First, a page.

The Vitamin you SHOULD be Taking

Nita Sharda, Carrots and Cake Vitamins—their purposes, roles, and needs were the focus of many discussions this year. This was largely due to mainstream media articles and a few studies suggesting that vitamin supplements aren’t necessary for all individuals. Disclaimer: this statement is true. Not everyone needs to take a multivitamin; you may not be deficient in a nutrient if you’re eating a variety of foods in adequate portions.

Having said this, there is one nonnegotiatiable supplement, and that my friends is vitamin D. Also known as the sunshine vitamin, vitamin D can actually be made in our skin when we are exposed to sunlight. We can also source vitamin D from a few food sources, such as in fortified milk, fish, and to a lesser extent, eggs and mushrooms.  A quick fact: to get enough vitamin D from milk, you would need to drink 10 cups per day. Idealistic? Sure. Realistic? Unlikely.

Because of  its’ poor bioavailability in foods,  we run the risk of being vitamin D deficient. Furthermore, when you live in a city affectionately called “Winterpeg” it can be difficult to make vitamin D subcutaneously because we’re often bundled up in the spring, fall, and winter months. According to research, Canadians actually produce zero vitamin D between October and May. And, if you’re wearing sunscreen in the summer months you’re also less likely to being producing vitamin D.

There’s so much fuss about it, but do I really need vitamin D?

It plays a key role in helping our bodies absorb and utilize calcium. As a result, we can help maintain healthy bones, muscles, and teeth by having a-okay stores of vitamin D. Beyond this, new research is showing that the human body has evolved with more receptors for vitamin D. Increasingly, there is substantial evidence that vitamin D can improve our immune health, prevent certain forms of cancer, fight inflammation, and even promote better mental health.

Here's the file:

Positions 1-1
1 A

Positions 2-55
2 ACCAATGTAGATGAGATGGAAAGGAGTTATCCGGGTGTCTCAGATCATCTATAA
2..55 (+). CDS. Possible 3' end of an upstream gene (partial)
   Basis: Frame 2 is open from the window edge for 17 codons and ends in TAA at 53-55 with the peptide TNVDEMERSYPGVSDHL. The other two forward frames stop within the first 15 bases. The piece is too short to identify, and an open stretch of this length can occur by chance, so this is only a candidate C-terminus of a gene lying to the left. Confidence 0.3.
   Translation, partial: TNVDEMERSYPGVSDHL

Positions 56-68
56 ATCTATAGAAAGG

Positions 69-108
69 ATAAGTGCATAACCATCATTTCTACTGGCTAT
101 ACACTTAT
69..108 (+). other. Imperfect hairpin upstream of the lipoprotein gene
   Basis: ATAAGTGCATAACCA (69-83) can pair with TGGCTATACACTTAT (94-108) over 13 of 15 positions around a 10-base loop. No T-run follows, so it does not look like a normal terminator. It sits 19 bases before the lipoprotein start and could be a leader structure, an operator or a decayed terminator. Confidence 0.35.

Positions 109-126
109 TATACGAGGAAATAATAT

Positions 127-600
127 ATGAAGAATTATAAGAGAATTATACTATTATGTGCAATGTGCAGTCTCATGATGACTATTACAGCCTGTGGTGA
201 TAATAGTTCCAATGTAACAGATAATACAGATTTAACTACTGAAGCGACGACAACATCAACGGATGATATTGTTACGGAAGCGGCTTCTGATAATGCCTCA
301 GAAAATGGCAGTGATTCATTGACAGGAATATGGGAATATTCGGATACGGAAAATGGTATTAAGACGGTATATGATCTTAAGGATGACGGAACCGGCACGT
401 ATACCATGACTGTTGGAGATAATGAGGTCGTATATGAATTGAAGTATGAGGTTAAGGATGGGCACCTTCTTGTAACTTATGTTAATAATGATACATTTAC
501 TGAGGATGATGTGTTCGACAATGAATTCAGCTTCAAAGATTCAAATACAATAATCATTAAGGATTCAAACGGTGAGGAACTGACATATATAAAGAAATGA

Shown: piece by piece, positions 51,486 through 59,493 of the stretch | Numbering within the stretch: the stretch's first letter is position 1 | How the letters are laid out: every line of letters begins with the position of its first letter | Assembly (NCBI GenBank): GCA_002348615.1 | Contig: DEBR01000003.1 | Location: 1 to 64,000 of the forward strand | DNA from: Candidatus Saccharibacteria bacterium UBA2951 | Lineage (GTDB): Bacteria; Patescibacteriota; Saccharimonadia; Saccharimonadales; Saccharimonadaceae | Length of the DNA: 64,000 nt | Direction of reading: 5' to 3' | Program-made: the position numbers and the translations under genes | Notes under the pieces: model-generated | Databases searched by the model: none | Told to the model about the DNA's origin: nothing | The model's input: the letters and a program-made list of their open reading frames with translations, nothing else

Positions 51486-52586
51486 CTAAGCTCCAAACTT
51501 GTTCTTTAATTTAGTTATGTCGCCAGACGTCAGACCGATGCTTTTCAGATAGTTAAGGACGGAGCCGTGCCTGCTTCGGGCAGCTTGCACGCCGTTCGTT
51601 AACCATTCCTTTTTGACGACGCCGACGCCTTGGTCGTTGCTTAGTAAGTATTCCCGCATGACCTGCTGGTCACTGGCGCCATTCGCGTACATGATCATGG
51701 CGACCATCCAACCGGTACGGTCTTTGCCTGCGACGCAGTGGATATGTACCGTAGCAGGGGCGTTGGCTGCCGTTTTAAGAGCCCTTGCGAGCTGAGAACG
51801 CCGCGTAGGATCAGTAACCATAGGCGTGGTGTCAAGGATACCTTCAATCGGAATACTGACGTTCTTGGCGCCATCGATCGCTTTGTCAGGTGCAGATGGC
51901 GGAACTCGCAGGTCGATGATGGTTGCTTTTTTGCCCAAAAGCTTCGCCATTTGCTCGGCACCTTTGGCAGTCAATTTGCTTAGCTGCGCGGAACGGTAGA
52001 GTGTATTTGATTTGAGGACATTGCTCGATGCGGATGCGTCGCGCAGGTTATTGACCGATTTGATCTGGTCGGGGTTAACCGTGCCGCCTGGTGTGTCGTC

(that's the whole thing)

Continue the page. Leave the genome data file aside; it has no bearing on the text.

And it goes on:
So what’s the point?

It’s virtually impossible to get enough vitamin D from food alone. Consider taking a single vitamin D3 supplement. I typically recommend my clients take between 1000 – 2000IU daily depending on their intake of other vitamin D containing foods. This recommendation applies to anyone I see over the age of one (so, basically everyone!). If you or a family member is not a ‘pill person,’ talk to your pharmacist about a liquid or chewable version of vitamin D which is readily available.

Can I overdo taking vitamin D?

Vitamin D supplements have no known side effects if they’re taken at the appropriate dose. A dose of 4,000 IU/day is considered the tolerable highest dose a person can consume long-term without risk of adverse effects. Still concerned? Feel free to contact me or speak to your physician for more information!

                 - With Love, Carrots and Cake,

Carrots and Cake Nita Sharda

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